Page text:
Postcard from Malaga, Spain: Discovering a church’s “changing tower”

Holy banner of the Virgin Mary paying a call on Santuario de la Victoria

Judging from the silvered coach transporting the banner of the Virgin Mary on a traffic-snarling journey through the streets of Malaga to visit some of city’s other prominent figures of Mary – of which there are many, all elegantly attired and crowned – the banner must be highly regarded by the supporting brotherhood. A team of well-groomed oxen pulled her ahead of a fleet of flatbed tented trailers bearing a host of traditionally costumed followers, refueling themselves periodically from kegs of beer or wine.

We caught up with the procession after its visit to Santuario de la Victoria. The basilica dedicated to Saint Mary of Victory stands on the site of the encampment of King Ferdinand II of Aragon (1452-1516) when he laid siege to recapture Malaga from the Moors in 1487. The original church built soon after was replaced by a grander edifice completed in 1700.

What makes this church one of my favorites in Spain is the most spectacular chamber we almost missed. Up high behind the altar, accessed by a stairway tucked away behind doors off to the side of the altar, is what is referred to as a camarin torre, a changing tower. I am still unsure what that means, but inside a beautifully carved Virgin and Child are held aloft under a most ornate snowy white and gold dome.

The basilica might have risen to be my favorite anywhere if we had been allowed into the crypt down below. Inside are the sculptured tombs of the Counts of Buenavista, accompanied by a host of carved skeletons. Alas, the crypt was closed for restoration, perhaps completed by now.

Including a few final remaining shots of other Malaga churches and Marias in this post as well.

Postcard from Genoa, Italy: Never judge an Italian church by its facade

Located just outside the original walls of Genoa’s historic center and with a mid-1800s Neoclassical façade, the Basilica della Santissima Annunziata de Vastato almost escaped our notice. If not nudged by our landlord, we would have missed the wildly rich Baroque interior added in the 17th century to the church built at the close of the 16th century.

Every church door we passed through in Genoa offered similar visual rewards, as some of these photographs indicate.

 

Postcard from Rome, Italy: Putting that saintly fashion foot forward

Away from San Antonio during Fiesta… when duchesses were bowing, weighed down by their glittering trains and flashing their fancy footwear, sometimes chanclas, from atop flowery floats… we encountered a rich array of elegant gowns in a fashion show in an unanticipated setting.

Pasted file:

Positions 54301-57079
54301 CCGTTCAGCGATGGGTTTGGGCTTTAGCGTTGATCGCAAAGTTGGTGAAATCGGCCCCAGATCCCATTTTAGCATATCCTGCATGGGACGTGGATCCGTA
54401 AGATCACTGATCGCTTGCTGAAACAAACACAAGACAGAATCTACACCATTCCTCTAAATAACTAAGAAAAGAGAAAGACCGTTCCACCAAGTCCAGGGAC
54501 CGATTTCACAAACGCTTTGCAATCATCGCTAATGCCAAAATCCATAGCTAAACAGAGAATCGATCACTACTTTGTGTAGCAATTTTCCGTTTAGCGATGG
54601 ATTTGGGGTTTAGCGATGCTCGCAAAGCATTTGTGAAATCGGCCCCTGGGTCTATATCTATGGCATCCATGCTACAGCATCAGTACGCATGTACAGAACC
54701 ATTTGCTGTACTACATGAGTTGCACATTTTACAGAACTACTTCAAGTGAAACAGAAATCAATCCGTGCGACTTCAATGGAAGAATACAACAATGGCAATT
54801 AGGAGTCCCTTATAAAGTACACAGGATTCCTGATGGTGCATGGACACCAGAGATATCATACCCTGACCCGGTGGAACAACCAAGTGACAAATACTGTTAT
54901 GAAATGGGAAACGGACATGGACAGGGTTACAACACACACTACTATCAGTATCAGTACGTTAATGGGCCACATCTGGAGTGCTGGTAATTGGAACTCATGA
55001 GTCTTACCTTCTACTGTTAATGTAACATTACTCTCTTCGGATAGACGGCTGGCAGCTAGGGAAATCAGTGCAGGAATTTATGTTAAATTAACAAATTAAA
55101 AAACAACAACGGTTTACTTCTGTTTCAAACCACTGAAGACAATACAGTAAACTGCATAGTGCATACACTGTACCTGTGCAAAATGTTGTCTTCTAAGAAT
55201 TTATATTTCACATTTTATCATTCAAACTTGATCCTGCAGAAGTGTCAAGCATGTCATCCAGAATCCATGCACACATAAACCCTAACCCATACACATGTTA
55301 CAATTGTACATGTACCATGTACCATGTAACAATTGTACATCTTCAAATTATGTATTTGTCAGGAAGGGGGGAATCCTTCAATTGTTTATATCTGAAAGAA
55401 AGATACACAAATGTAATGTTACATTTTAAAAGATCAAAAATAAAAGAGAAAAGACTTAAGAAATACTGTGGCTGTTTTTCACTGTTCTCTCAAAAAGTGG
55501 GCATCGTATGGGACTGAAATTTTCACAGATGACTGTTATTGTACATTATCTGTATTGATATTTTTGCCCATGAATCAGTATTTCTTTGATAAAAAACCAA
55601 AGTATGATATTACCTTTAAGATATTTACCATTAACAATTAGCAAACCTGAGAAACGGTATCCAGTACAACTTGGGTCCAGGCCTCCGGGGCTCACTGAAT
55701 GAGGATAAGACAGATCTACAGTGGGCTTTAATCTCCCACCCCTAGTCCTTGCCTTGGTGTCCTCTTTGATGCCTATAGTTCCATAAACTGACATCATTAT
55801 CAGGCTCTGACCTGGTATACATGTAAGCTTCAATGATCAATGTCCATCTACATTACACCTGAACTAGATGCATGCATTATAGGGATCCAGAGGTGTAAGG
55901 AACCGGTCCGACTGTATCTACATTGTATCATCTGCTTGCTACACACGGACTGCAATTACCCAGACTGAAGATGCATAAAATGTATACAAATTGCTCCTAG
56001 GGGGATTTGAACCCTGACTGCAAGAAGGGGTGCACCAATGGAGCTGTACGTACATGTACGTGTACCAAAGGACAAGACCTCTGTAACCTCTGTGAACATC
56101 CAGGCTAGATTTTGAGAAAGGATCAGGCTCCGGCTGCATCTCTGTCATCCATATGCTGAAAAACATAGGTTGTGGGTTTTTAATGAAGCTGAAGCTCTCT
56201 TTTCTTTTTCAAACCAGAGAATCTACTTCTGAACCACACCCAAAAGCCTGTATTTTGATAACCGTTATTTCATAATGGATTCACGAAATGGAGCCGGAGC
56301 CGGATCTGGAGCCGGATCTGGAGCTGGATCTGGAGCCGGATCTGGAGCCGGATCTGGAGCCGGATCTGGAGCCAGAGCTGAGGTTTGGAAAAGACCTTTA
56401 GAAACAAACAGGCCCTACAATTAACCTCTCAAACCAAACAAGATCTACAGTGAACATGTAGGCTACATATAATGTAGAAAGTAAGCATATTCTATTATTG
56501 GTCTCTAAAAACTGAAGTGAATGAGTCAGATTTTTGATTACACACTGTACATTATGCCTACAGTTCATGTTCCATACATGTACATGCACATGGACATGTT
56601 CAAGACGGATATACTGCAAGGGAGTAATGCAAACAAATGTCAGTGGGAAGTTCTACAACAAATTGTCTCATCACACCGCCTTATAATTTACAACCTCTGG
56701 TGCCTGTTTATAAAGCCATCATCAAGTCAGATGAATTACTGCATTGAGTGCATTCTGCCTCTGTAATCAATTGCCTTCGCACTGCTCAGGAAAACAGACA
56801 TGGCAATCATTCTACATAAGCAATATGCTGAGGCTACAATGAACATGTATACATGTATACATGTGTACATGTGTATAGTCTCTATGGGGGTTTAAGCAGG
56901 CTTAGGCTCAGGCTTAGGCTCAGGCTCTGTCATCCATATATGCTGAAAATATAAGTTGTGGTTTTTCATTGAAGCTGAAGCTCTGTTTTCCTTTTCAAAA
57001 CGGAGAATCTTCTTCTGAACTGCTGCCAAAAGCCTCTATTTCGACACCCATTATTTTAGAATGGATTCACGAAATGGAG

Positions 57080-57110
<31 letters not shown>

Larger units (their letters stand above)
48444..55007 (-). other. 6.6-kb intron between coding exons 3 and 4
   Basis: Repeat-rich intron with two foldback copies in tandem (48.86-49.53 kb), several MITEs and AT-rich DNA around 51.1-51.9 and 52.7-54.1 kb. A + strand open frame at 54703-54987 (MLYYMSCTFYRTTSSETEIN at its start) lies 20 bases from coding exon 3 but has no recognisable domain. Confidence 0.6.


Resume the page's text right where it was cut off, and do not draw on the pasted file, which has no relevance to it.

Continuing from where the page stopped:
Chapels lining one side aisle of the Basilica of Santa Maria in Aracoeli hosted mannequins wearing some of the Virgin Mary’s most formal attire. Numerous outfits were complete with compatible cloaks and shoes and, of course, matching attire for Baby Jesus.

The basilica’s own Baby Jesus, Santo Bambino of Aracoeli, needed no additional clothes. Carved from olive wood from the Gethsemane Garden in Jerusalem, Santo Bambino always is cloaked in a much-bejeweled golden garment.

The original statue created by a Franciscan dated from the 15th century and was credited for numerous miraculous healings. At one point, Santo Bambino was carted around on house-calls to aid those too ill to visit personally.

An icon of such value attracts much interest. The French hijacked it in 1797, but it was later recovered. Thieves robbed the baby of numerous jewels in 1838, but the worst theft occurred in 1994. Santo Bambino vanished. Even thieves in prison penned public letters requesting their fellow tradesmen return the beloved Santo Bambino. Fresh olive wood was obtained from Jerusalem for the replacement now on display.

The original Santo Bambino might be missing, but, for the faithful, his powerful spirit remains with the reproduction in the basilica. Letters from around the world arrive addressed to Santo Bambino requesting mail-order miracles and are placed beside him to “read” at will. As newer ones arrive, the older requests are burned with incense.

As for the setting itself? No San Antonio ballroom can compare with the shimmering chandeliers and ornate décor found in the basilica.

Somewhere at the foundation of the enormous Basilica of Santa Maria of Aracoeli lies a Byzantine church dating from the 500s. The papacy took over the property in the 9th century, placing it under the control of Benedictines. Immense columns supporting the central nave were harvested from ancient Roman ruins. Franciscans provided much Romanesque and Gothic remodeling and expansion in the 1200s. Heavy gilding of the ceiling was completed in 1575 to thank the Virgin for her assistance in defeating the Turkish fleet at the Battle of Lepanto.

A monumental stairway, 124 steps, was added in 1348 for those praying for an end to the Black Plaque or seeking penance on their way up to the church (Okay, I confess. We took an easier approach through a side door.). In the Middle Ages, criminals were executed at the base of the stairway. In the 17th century, one of the royal princes who lived above took offense to international pilgrims sleeping on the steps and periodically rolled stone-filled barrels downward to chase them off.

Contemporary superstition claims the faithful who crawl up the stairway on their knees enhance their possibilities to win the national lottery. No point for us. We will never win any lottery. You have to pay to play.